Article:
Reassessing the relationship between brain size, life history, and metabolism at the marsupial/placental dichotomy

Weisbecker, Vera and Goswami, Anjali (2014) Reassessing the relationship between brain size, life history, and metabolism at the marsupial/placental dichotomy. Zoological Science, 31 9: 608-612. doi:10.2108/zs140022


Author Weisbecker, Vera
Goswami, Anjali
Title Reassessing the relationship between brain size, life history, and metabolism at the marsupial/placental dichotomy
Journal name Zoological Science   Check publisher's open access policy
ISSN 0289-0003
2212-3830
Publication date 2014-09
Year available 2014
Sub-type Article (original research)
DOI 10.2108/zs140022
Open Access Status
Volume 31
Issue 9
Start page 608
End page 612
Total pages 5
Place of publication Tokyo, Japan
Publisher Zoological Society of Japan
Collection year 2015
Language eng
Abstract A vigorous discussion surrounds the question as to what enables some mammals—including primates and cetaceans—to evolve large brains. We recently published a study suggesting that the radiation of marsupial mammals is highly relevant to this question because of the unique reproductive and metabolic traits within this clade. In particular, we controversially suggested that marsupial brain sizes are not systematically smaller than those of placentals, and that elevated basal metabolic rates (BMR) are not linked to larger marsupial brains. As our dataset was found to contain some erroneous body size data, derived from a published source, we here use an updated and corrected dataset and employ standard as well as phylogenetically corrected analyses to re-assess and elaborate on our original conclusions. Our proposal that marsupials are not systematically smaller-brained than placentals remains supported, particularly when the unusually large-brained placental clade, Primates, is excluded. Use of the new dataset not only confirms that high metabolic rates are not associated with larger brain size in marsupials, but we additionally find some support for a striking negative correlation between BMR and brain size. The best supported correlates of large brain size remain the reproductive traits of weaning age and litter size. These results support our suggestion that mammalian brain sizes (including, by inference, those of monotremes) are predominantly constrained by the ability of females to fuel the growth of their offspring's large brains, rather than by the maintenance requirements of the adult brain.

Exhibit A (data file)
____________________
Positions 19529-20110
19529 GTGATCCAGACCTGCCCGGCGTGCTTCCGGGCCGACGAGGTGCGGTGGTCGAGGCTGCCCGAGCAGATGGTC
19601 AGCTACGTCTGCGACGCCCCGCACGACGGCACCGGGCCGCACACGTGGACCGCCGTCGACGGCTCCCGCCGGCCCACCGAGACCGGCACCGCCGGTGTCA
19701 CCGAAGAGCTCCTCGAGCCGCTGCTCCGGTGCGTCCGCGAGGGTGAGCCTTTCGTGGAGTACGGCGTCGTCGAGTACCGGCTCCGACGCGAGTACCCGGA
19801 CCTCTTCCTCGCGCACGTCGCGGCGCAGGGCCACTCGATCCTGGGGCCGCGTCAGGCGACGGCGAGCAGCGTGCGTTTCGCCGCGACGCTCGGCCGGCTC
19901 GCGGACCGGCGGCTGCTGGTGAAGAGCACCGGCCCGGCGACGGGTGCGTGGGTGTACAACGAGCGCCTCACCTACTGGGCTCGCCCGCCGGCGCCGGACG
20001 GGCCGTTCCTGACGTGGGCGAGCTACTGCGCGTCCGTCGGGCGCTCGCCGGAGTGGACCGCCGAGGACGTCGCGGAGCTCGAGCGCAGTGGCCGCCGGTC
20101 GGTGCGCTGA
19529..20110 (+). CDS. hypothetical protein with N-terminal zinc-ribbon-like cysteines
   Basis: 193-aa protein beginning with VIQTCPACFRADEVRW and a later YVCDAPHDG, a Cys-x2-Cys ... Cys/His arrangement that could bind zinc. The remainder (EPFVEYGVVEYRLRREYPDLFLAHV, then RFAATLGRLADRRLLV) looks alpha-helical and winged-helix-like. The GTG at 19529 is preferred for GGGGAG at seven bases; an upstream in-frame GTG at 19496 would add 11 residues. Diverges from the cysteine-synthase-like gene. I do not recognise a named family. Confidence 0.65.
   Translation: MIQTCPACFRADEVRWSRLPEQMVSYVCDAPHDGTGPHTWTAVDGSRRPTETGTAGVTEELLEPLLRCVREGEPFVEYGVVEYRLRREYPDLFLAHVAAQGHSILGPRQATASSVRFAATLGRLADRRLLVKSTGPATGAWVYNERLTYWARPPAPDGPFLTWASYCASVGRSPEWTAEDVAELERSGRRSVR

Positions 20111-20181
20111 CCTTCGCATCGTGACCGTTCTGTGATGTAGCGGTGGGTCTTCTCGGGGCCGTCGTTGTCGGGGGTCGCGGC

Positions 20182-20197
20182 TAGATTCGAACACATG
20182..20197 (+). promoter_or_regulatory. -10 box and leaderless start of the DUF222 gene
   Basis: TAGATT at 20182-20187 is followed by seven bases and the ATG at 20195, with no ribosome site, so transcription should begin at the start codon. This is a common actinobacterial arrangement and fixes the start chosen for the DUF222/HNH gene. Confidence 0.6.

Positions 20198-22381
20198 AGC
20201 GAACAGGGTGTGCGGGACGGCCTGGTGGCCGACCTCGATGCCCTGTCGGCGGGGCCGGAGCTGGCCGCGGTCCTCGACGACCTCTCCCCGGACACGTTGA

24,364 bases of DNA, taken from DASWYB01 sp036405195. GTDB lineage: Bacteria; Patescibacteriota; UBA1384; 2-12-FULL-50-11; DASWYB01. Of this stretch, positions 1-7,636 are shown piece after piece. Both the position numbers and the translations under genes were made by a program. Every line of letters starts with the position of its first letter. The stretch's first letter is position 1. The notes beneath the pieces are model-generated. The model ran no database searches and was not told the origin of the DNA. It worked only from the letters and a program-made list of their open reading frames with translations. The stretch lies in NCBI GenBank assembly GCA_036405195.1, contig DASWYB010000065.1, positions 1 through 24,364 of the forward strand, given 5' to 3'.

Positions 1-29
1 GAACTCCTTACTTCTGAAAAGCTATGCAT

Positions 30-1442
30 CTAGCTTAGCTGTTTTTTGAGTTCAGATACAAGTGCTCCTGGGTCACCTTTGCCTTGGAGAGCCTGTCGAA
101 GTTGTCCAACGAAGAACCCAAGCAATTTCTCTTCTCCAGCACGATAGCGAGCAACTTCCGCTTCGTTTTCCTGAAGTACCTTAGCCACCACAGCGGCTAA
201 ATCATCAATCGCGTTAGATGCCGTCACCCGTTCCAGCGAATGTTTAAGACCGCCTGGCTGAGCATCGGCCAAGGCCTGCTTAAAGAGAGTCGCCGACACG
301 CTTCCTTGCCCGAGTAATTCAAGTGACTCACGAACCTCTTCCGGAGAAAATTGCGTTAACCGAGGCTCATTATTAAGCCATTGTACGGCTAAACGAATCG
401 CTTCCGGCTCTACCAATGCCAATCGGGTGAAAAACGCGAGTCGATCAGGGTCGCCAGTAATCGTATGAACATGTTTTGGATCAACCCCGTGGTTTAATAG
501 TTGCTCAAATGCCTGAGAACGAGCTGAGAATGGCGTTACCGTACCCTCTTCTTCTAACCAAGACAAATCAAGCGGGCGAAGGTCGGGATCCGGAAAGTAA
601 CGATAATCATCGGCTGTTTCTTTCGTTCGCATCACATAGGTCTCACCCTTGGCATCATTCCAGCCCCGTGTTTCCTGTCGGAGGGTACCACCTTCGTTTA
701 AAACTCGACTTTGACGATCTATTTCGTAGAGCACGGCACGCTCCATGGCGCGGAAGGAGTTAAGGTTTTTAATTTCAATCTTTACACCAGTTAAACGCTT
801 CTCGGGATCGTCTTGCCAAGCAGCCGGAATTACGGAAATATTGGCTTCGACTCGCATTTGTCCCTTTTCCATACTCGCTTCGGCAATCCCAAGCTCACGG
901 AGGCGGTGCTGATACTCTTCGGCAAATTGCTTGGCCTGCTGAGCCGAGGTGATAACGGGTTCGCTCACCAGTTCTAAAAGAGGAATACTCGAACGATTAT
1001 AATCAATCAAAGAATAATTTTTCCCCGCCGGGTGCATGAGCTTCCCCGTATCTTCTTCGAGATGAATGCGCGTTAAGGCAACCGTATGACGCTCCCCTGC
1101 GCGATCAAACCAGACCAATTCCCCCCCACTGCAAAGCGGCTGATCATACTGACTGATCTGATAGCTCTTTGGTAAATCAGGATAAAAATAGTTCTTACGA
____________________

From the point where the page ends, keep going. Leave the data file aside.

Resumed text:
Keyword Brain
Evolution
Life history
Marsupials
Reproduction
Mammals
Biology
Q-Index Code C1
Q-Index Status Confirmed Code
Institutional Status UQ

Document type: Journal Article
Sub-type: Article (original research)
Collections: Official 2015 Collection
School of Biological Sciences Publications
 
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Created: Tue, 10 Mar 2015, 22:35:53 EST by Gail Walter on behalf of School of Biological Sciences